If your bank failed, what would happen to the money in your checking or savings account? The Federal Deposit Insurance Corporation protects your money if an FDIC-insured bank fails—up to $250,000 per individual depositor. It insures more than $7 trillion in deposits.
We audit the financial statements of FDIC's insurance funds each year and issue an opinion on them, as well as on the effectiveness of the agency's internal controls (e.g., its ability to reasonably assure that transactions are properly authorized and recorded). We found that the statements were reliable and that FDIC's controls over financial reporting were effective in 2019.
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What GAO Found
GAO found (1) the financial statements of the Deposit Insurance Fund (DIF) and of the Federal Savings and Loan Insurance Corporation (FSLIC) Resolution Fund (FRF) as of and for the years ended December 31, 2019, and 2018, are presented fairly, in all material respects, in accordance with U.S. generally accepted accounting principles; (2) the Federal Deposit Insurance Corporation (FDIC) maintained, in all material respects, effective internal control over financial reporting relevant to the DIF and to the FRF as of December 31, 2019; and (3) with respect to the DIF and to the FRF, no reportable instances of noncompliance for 2019 with provisions of applicable laws, regulations, contracts, and grant agreements GAO tested. In commenting on a draft of this report, FDIC stated that it was pleased to receive unmodified opinions on the DIF’s and the FRF’s financial statements, and noted that GAO reported that FDIC had effective internal control over financial reporting and that there was no reportable noncompliance with tested provisions of applicable laws, regulations, contracts, and grant agreements. FDIC also stated that it recognizes the essential role a strong internal control program plays in an agency achieving its mission and that its commitment to sound financial management has been and will remain a top priority.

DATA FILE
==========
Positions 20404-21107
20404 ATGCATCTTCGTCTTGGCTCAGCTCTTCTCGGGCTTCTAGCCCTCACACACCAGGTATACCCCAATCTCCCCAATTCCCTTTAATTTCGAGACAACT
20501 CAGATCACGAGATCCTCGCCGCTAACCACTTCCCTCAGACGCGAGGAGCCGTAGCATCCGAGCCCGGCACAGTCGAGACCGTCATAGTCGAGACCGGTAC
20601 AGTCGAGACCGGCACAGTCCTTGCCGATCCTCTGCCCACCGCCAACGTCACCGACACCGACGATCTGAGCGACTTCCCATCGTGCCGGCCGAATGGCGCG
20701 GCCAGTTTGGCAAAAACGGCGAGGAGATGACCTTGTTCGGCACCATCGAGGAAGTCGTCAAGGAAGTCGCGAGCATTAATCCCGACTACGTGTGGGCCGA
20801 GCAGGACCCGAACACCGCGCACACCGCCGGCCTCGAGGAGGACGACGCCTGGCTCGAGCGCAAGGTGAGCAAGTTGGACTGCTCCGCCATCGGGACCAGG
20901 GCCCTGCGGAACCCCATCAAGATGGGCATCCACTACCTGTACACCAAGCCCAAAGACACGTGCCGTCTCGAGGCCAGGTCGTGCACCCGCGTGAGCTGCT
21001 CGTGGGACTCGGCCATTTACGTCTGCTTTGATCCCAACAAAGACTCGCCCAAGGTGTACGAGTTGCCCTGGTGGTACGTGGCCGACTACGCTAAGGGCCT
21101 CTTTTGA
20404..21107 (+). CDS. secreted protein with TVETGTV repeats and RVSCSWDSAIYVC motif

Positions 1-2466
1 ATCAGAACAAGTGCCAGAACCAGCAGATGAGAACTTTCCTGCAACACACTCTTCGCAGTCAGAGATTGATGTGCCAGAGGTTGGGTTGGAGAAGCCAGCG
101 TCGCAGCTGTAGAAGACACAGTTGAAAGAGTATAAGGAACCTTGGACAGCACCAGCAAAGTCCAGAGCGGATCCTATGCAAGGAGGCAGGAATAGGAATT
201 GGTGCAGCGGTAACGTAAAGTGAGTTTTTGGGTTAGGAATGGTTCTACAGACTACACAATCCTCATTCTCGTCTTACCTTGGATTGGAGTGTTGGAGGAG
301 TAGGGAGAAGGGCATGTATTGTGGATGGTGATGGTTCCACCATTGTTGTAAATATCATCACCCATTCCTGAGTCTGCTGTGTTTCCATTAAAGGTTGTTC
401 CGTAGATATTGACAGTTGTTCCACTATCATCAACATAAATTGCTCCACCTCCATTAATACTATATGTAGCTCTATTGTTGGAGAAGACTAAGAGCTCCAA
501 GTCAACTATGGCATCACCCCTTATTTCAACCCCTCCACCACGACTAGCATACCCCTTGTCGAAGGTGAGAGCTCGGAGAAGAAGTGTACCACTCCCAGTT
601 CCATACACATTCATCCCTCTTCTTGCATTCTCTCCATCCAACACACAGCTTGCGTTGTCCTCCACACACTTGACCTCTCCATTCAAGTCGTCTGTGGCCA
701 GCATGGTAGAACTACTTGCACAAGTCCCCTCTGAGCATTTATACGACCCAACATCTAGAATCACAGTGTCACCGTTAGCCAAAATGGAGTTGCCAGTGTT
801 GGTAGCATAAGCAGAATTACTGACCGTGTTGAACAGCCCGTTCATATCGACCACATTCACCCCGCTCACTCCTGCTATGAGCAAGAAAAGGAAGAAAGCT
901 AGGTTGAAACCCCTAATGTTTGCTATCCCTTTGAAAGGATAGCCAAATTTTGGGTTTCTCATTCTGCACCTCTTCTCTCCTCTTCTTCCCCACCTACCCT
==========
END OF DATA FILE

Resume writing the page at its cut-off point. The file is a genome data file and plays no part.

Why GAO Did This Study
Section 17 of the Federal Deposit Insurance Act, as amended, requires GAO to annually audit the financial statements of the DIF and of the FRF. In addition, the Government Corporation Control Act requires that FDIC annually prepare and submit audited financial statements to Congress, and authorizes GAO to audit the statements. This report responds to these requirements.
For more information, contact James R. Dalkin at (202) 512-3133 or email@example.com.